When Eleanor Fleming became chair of Charleville Agricultural Show in 2019, little did she think it would take until 2022 for her to oversee the event.

Following a three-year hiatus due to the Covid-19 pandemic – a fate experienced by so many shows across the country – this two-day event in north Co. Cork is making a welcome return this weekend (June 25-26).

Although it will be her first show as chair, it will also be Fleming’s last in the role as her three-year term comes to a close in 2022.

However, that fact won’t distract her from the last-minute preparations needed to get the showgrounds ready for this weekend.

Such a task requires all hands on deck, and Fleming not only paid tribute to the hard-working committee and team of volunteers, but also their families.

“Everybody has to rely on somebody to do a job at home, maybe milk cows or bring in hay. I went to the show field the other night and left my husband at home baling hay.

“Everybody needs somebody to stay at home because most of us are from farming backgrounds,” she told Agriland.

Charleville show

When the show began in 1979, it cost around €22,000 to stage – in 2019, that had increased to €250,000.

The cost of insurance for Charleville Agricultural Show jumped by 25% this year. It is a pattern that has been replicated at many other shows across the country.

Fleming, who also sits on the board of the Irish Shows Association (ISA), noted that insurance companies have provided funding for health-and-safety training for show organisers around the country in a bid to prevent accidents on showgrounds.

“Everything has got expensive. Health and safety is a very big issue. It costs money to make the place safe for everybody. Nowadays, we can’t all just walk around with the cattle and the horses, there has to be lanes for everybody.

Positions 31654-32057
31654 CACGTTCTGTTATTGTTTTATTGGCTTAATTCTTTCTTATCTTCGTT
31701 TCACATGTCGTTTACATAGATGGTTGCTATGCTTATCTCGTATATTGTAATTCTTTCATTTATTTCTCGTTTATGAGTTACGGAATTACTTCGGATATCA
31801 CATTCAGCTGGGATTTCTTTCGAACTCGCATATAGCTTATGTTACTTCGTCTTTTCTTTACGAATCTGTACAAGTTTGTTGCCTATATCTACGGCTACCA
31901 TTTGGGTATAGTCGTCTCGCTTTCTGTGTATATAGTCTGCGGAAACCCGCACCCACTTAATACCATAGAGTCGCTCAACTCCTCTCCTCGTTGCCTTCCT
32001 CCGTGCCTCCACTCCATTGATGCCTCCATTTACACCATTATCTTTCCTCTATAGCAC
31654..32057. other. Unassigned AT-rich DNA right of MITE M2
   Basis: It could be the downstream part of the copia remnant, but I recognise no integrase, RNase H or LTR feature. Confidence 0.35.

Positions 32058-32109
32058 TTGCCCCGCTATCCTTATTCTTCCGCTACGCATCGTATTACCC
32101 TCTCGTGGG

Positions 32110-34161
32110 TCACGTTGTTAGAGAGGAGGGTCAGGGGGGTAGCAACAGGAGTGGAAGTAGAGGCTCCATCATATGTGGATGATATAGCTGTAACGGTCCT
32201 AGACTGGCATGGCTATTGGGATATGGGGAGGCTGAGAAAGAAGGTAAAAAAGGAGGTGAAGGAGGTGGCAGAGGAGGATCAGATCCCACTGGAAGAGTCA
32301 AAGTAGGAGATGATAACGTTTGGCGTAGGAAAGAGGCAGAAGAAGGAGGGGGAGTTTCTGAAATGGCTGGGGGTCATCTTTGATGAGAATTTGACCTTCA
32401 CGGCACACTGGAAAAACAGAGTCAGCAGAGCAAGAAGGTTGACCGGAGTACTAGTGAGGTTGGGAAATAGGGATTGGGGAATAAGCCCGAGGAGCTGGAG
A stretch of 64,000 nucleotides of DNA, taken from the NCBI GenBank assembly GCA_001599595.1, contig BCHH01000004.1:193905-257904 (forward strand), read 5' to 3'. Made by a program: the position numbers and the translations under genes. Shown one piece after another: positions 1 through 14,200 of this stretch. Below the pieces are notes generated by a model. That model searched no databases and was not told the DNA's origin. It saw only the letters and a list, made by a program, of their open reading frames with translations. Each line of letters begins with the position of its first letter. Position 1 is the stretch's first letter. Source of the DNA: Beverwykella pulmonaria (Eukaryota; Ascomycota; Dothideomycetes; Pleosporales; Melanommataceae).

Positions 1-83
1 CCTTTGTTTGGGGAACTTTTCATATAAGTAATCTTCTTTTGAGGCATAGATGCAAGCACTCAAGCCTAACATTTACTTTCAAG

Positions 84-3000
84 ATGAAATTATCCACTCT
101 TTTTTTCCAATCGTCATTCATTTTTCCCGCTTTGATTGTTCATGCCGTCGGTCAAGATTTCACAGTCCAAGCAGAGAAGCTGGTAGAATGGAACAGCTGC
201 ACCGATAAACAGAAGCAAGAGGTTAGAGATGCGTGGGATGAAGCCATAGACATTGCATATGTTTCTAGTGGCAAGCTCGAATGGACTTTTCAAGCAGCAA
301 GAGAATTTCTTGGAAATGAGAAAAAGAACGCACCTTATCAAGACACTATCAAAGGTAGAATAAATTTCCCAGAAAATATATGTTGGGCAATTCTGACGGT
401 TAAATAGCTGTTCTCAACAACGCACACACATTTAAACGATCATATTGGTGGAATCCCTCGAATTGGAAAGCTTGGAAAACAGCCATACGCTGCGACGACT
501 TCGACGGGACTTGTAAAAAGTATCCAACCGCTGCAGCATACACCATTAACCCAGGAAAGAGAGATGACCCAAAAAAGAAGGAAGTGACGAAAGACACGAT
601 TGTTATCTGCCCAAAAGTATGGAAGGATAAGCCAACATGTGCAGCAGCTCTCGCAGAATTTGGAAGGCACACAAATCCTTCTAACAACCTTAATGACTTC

“I know it costs a lot of money to run the show but it is great that we are back again after three years,” Fleming said.

Charleville Show
Pat McCarthy from Horse Sport Ireland presenting Eleanor Fleming, Charleville Show chair with sponsorship. Image: Catherine Cotter

While a good level of entries have been received across the various sections of the show, the pandemic has interrupted the preparation of some cattle exhibitors, she said.

Among the highlights in the dairy section, will be the All-Ireland Junior Pedigree Friesian Cow, confined to second calvers, taking place on Saturday. The winner will take home half of the total prize fund of €2,000, sponsored by Kerry Agribusiness.

In the beef rings, there is a new ‘breeders’ choice’ class this year, sponsored by the Department of Agriculture, Food and the Marine (DAFM), for four or five-star traditional breeding heifers.

The Munster branch of the Irish Hereford Breed Society will also hold its Munster heifer and bull of the year competition at Charleville show for the first time this year.

Both the dairy and beef rings will also allow young handlers to show off their skills to the judges.

Charleville show will host the south of Ireland branch of the Suffolk Sheep Society All Ireland Championships, along with classes for Texel, Vendeen, Charolais, blackface mountain sheep and more.

Meanwhile, there will be plenty to occupy equestrian enthusiasts with ridden and in-hand showing classes for both horses and ponies over the weekend, along with showjumping and the fast-paced Pony Club games.

The show will also see the return of the extremely popular pets’ corner, a vintage display, dog show, amusements and the competitive horticulture, baking and arts and crafts sections.

The crowds will be entertained by the Garda band on Sunday, with officers from the Garda mounted unit due to be on the site too.

Fleming noted it would be impossible to stage the event without all of the sponsors, including main sponsor Kerry Agribusiness, supporting the show: “Without them, we just couldn’t carry on, there’s no doubt about it,” she said.